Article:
Woodrow Wilson’s honeymoon hideaway

On this day in 1885: Woodrow Wilson and the former Ellen Louise Axson, married the previous day in Savannah, Ga., arrive at their honeymoon cottage in Arden. They will spend about two months in the four-room clapboard house while he prepares to begin his teaching career as professor of history at Bryn Mawr College. She compiles the index for a new edition of his acclaimed “Congressional Government, A Study in American Politics.” They read and take long walks through the rhododendron-crowded mountains.

In 1914, during her husband’s first term as president, Mrs. Wilson will die suddenly; Edith Bolling Galt, whom Wilson marries 16 months later, virtually assumes the presidency after he suffers a paralyzing stroke during his second term.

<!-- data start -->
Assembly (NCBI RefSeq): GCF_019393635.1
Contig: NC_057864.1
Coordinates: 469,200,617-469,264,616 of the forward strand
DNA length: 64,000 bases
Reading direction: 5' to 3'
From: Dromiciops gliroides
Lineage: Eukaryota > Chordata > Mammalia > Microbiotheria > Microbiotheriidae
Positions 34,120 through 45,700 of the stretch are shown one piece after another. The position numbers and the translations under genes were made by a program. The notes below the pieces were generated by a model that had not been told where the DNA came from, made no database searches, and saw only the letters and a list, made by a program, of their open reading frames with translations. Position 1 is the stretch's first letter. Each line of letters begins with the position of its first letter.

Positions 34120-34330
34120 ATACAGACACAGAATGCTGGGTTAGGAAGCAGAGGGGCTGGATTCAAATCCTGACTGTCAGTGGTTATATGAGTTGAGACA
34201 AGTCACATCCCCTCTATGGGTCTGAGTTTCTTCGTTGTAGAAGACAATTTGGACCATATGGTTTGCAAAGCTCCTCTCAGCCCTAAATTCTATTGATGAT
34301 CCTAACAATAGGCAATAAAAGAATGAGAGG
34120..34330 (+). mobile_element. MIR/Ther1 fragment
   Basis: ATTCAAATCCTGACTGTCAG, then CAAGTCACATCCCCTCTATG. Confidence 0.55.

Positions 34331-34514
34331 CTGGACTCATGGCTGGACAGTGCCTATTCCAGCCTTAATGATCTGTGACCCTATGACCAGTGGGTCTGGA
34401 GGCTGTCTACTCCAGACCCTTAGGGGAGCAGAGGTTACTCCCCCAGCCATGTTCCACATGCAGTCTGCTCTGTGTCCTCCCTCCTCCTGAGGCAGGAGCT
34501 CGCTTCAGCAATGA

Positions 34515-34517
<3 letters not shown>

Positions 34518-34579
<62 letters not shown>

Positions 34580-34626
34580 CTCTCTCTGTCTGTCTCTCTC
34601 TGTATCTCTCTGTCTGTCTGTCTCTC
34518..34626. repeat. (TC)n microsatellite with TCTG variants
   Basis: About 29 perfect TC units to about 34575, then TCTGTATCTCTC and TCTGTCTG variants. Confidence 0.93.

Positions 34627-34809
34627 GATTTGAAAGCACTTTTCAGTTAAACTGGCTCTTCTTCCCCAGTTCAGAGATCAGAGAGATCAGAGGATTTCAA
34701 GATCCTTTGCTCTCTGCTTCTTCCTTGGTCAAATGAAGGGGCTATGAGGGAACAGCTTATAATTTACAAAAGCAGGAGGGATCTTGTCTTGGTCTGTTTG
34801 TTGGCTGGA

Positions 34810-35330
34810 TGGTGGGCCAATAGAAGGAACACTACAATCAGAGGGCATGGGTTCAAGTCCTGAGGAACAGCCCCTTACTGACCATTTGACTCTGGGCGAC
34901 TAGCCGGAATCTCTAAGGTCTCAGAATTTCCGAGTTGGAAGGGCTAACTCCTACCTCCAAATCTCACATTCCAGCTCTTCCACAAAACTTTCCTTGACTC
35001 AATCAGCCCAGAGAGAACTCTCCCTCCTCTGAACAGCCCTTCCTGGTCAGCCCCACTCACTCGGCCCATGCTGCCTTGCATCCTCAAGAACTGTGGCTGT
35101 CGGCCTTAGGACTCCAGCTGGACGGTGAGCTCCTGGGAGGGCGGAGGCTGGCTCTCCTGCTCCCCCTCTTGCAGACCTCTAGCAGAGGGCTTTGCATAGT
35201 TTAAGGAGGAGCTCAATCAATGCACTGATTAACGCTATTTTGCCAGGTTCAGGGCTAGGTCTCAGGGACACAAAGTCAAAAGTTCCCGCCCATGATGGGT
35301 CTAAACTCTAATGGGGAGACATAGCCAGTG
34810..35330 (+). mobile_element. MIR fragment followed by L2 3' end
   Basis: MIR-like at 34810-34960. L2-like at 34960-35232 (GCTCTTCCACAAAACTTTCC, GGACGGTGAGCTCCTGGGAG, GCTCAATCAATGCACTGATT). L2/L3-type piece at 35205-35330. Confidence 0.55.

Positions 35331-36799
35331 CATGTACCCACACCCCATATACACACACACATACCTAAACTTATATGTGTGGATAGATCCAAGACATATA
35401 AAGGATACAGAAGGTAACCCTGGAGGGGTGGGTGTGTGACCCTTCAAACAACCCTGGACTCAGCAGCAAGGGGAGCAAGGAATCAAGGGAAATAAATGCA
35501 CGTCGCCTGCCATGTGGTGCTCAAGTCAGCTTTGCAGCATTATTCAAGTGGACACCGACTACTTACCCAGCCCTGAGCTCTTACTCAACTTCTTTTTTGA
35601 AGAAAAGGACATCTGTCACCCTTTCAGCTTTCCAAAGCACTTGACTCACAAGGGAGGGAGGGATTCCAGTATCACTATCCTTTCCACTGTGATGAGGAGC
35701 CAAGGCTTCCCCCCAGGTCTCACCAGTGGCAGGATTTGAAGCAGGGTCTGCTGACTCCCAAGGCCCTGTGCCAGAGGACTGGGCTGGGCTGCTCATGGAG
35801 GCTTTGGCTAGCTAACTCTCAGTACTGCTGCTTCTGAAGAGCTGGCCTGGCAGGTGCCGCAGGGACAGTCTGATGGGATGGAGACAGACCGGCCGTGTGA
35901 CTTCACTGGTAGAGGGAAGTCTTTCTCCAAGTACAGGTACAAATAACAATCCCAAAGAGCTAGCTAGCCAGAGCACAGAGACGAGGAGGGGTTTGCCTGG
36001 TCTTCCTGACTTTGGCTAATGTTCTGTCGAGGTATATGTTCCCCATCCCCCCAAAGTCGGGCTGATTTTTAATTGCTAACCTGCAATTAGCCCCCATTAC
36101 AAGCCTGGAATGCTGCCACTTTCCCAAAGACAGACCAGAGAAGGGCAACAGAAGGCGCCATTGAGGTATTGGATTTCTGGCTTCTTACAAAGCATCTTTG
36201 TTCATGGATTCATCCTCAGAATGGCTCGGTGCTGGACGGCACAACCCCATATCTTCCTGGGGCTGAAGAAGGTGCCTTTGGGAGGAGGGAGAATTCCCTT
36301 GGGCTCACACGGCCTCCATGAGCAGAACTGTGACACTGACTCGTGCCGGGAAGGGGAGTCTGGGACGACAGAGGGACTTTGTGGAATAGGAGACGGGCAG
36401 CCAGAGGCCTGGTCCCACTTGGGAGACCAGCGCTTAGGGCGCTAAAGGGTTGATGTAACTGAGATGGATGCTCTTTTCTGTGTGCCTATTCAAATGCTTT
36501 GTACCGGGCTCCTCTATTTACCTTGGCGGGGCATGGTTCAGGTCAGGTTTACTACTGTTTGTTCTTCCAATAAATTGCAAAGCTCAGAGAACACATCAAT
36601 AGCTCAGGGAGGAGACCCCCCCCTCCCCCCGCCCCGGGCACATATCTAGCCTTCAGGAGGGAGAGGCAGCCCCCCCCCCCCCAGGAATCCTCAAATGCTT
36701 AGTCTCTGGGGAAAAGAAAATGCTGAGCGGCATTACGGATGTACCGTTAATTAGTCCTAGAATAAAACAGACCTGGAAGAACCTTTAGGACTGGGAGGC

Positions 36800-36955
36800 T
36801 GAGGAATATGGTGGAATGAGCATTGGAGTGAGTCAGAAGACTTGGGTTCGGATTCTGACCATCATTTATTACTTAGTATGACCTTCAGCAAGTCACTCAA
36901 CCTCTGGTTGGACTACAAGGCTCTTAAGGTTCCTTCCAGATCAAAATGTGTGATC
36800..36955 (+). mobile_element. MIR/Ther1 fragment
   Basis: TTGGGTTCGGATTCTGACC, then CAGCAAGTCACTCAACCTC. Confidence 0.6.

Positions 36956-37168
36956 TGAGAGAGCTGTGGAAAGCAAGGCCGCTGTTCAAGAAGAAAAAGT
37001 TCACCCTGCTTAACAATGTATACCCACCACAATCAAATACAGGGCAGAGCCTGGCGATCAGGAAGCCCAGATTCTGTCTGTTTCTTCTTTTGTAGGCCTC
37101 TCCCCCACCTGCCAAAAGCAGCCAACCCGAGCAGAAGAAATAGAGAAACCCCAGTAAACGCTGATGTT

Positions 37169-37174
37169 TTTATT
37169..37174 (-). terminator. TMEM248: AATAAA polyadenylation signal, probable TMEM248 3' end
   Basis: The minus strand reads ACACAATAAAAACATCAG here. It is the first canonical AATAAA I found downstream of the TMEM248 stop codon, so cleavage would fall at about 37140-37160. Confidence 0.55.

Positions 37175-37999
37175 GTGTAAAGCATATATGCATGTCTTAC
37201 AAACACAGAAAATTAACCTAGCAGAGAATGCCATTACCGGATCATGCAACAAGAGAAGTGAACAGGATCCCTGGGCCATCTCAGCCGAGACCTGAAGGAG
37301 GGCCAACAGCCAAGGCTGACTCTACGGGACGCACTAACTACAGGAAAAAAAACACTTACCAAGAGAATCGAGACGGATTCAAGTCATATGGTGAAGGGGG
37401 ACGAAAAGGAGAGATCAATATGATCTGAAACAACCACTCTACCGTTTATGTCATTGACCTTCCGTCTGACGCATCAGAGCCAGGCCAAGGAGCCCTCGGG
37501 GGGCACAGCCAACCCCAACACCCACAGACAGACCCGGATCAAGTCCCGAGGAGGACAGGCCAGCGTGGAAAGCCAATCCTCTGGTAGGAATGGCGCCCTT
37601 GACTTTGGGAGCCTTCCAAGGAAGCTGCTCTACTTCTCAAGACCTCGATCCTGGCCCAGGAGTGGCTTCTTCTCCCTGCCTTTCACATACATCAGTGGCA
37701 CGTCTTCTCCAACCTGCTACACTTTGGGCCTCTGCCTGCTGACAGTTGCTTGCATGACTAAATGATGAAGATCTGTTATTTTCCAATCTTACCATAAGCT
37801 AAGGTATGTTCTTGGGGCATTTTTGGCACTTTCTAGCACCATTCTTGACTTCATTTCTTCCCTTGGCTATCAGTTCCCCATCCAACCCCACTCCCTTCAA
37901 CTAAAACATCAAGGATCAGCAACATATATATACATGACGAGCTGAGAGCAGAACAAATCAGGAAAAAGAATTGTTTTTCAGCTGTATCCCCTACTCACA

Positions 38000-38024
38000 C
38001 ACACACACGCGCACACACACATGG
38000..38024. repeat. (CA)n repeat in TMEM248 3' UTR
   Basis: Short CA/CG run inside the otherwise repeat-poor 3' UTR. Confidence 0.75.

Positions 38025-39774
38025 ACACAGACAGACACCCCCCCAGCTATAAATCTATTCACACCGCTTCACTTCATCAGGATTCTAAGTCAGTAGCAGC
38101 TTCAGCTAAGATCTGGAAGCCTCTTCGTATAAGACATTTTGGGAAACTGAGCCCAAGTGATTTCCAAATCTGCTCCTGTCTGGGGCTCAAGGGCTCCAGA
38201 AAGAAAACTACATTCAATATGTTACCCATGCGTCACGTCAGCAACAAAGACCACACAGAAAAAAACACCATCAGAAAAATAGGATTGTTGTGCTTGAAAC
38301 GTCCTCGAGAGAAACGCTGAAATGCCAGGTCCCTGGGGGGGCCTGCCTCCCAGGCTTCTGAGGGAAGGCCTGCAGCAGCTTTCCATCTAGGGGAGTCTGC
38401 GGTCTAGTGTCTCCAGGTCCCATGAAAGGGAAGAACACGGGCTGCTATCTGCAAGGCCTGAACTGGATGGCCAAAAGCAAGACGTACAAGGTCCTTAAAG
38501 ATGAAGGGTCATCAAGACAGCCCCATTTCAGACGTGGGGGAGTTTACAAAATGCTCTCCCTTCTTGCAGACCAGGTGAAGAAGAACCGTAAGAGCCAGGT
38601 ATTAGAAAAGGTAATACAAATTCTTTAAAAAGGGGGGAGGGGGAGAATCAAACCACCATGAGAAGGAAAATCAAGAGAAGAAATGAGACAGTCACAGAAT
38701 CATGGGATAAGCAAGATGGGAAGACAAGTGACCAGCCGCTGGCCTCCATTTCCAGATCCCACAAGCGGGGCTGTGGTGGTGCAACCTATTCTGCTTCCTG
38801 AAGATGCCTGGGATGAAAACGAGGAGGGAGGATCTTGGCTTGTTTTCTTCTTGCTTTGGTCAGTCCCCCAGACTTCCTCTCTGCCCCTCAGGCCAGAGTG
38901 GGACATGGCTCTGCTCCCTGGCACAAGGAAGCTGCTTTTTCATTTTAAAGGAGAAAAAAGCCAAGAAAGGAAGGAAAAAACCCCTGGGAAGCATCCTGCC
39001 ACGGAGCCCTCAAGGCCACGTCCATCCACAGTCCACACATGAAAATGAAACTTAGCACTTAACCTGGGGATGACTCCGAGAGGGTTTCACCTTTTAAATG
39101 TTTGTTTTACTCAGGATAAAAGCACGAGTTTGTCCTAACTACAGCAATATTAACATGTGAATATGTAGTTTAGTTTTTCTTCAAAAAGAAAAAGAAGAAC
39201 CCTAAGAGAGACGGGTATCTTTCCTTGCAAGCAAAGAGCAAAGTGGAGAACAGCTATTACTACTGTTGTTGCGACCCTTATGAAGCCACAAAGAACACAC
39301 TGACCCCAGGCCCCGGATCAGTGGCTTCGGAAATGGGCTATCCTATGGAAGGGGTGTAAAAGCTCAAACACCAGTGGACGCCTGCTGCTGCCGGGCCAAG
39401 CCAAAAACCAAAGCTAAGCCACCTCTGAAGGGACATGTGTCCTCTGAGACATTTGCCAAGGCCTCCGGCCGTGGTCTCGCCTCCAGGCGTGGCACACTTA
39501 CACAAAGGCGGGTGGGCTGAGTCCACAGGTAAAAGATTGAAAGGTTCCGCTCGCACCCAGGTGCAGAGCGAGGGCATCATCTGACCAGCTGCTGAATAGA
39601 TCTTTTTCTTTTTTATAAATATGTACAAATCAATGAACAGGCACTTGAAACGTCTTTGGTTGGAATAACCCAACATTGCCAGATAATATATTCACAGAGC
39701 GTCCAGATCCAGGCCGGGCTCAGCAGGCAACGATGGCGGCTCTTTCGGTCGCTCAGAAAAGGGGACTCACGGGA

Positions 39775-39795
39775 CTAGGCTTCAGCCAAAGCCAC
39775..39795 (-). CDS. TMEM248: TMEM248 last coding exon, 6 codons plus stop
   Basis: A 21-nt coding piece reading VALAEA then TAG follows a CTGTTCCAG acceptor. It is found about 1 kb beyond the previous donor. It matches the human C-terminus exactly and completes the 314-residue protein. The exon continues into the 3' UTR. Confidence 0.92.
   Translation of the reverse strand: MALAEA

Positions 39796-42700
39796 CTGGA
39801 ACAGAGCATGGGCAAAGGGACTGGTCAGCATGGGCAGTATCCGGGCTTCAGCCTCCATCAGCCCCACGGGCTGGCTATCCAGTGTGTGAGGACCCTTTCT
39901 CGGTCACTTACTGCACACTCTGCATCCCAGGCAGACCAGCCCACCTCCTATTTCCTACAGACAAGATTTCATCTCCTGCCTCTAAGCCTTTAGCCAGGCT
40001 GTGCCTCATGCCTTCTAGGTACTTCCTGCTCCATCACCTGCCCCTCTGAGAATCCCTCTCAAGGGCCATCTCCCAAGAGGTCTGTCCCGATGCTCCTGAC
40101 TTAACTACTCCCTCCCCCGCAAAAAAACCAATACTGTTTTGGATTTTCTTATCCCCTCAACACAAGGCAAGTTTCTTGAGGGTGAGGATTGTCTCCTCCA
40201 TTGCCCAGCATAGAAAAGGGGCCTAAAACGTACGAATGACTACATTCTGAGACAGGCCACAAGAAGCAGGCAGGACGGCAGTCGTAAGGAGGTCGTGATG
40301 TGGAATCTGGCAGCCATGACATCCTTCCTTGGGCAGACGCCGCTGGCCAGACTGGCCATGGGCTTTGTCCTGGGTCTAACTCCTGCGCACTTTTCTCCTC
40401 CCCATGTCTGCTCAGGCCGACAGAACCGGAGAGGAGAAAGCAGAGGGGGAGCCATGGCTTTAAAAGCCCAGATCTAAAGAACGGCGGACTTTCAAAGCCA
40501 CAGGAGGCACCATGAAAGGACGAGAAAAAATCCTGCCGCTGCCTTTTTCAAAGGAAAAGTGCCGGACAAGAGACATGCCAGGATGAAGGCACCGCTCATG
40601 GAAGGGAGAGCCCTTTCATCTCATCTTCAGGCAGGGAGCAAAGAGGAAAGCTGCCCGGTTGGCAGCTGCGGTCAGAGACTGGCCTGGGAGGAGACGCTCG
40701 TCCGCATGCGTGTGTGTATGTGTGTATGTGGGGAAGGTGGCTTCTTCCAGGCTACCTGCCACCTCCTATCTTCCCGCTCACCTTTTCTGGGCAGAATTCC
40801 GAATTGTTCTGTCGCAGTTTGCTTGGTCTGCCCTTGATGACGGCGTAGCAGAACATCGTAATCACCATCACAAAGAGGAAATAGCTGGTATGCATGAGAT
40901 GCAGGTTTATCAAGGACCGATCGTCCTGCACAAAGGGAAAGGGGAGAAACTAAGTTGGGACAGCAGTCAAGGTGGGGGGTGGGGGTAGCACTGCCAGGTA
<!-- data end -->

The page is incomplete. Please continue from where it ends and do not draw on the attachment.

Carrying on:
One thought on “Woodrow Wilson’s honeymoon hideaway”

  1. Arriving in Arden the day after they’re wedding in Savannah must’ve been quite some feat. Obviously, they took one or more trains on the journey from Savannah, ultimately the Southern to Asheville, perhaps out of Columbia, as the Southern didn’t serve Savannah. A person could, however, take the Southern from Columbia to Asheville, though I’m not sure how directly. I don’t know if there was train service from Asheville to Arden. Arden’s near Asheville, a little to its west or southwest, I believe. Perhaps they arrived by a hired carriage or something. Wilson & Ellen had a chance meeting in Asheville one day. They’d met & courted previously back in Ellen’s home in Rome, Ga. So surprised & delighted they were to see each other, Wilson proposed to her, which Ellen accepted. Why Savannah was chosen as the site for their wedding, I’ve yet to learn.

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